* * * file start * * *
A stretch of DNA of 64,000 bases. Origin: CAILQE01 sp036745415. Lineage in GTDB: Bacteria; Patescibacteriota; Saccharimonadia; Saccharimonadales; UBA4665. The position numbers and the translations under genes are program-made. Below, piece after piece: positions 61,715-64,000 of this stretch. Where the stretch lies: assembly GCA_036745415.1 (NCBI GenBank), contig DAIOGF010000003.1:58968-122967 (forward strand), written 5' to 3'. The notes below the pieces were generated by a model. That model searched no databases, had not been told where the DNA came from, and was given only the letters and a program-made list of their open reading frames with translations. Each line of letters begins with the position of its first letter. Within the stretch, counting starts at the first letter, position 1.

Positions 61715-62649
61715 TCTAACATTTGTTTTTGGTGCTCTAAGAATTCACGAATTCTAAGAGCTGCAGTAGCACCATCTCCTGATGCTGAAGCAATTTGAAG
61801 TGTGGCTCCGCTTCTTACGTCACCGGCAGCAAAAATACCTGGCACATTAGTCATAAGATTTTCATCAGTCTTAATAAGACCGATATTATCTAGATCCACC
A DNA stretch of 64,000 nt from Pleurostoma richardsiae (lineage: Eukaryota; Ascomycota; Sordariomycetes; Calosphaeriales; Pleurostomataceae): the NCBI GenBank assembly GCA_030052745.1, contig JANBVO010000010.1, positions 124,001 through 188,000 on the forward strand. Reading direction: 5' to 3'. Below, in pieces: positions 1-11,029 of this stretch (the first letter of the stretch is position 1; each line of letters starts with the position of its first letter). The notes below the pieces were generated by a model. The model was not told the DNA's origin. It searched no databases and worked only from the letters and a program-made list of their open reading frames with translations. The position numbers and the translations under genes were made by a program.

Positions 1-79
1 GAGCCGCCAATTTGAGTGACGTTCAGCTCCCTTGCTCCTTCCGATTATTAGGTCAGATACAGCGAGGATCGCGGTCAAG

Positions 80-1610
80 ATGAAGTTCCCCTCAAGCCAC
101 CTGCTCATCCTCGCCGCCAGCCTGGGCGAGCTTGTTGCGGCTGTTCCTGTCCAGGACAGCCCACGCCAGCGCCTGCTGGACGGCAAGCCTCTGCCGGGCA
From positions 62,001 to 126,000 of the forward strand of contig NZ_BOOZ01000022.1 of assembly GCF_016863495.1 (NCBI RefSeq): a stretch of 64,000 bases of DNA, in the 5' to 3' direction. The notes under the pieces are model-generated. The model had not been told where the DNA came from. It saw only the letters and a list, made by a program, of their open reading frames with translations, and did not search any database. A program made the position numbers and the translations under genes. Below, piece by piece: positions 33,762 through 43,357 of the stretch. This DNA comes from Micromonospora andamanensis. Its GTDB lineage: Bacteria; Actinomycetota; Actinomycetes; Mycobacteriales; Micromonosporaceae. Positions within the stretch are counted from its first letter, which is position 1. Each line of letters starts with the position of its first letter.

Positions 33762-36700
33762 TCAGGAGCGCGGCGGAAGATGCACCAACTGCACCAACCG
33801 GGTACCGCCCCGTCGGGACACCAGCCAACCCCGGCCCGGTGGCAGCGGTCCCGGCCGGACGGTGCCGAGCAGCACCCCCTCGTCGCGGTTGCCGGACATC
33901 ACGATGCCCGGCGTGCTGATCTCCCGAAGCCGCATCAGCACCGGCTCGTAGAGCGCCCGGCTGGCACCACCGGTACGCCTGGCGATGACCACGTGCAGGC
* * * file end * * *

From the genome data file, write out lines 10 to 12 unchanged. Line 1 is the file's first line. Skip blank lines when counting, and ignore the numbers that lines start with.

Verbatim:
101 CTGCTCATCCTCGCCGCCAGCCTGGGCGAGCTTGTTGCGGCTGTTCCTGTCCAGGACAGCCCACGCCAGCGCCTGCTGGACGGCAAGCCTCTGCCGGGCA
From positions 62,001 to 126,000 of the forward strand of contig NZ_BOOZ01000022.1 of assembly GCF_016863495.1 (NCBI RefSeq): a stretch of 64,000 bases of DNA, in the 5' to 3' direction. The notes under the pieces are model-generated. The model had not been told where the DNA came from. It saw only the letters and a list, made by a program, of their open reading frames with translations, and did not search any database. A program made the position numbers and the translations under genes. Below, piece by piece: positions 33,762 through 43,357 of the stretch. This DNA comes from Micromonospora andamanensis. Its GTDB lineage: Bacteria; Actinomycetota; Actinomycetes; Mycobacteriales; Micromonosporaceae. Positions within the stretch are counted from its first letter, which is position 1. Each line of letters starts with the position of its first letter.

Positions 33762-36700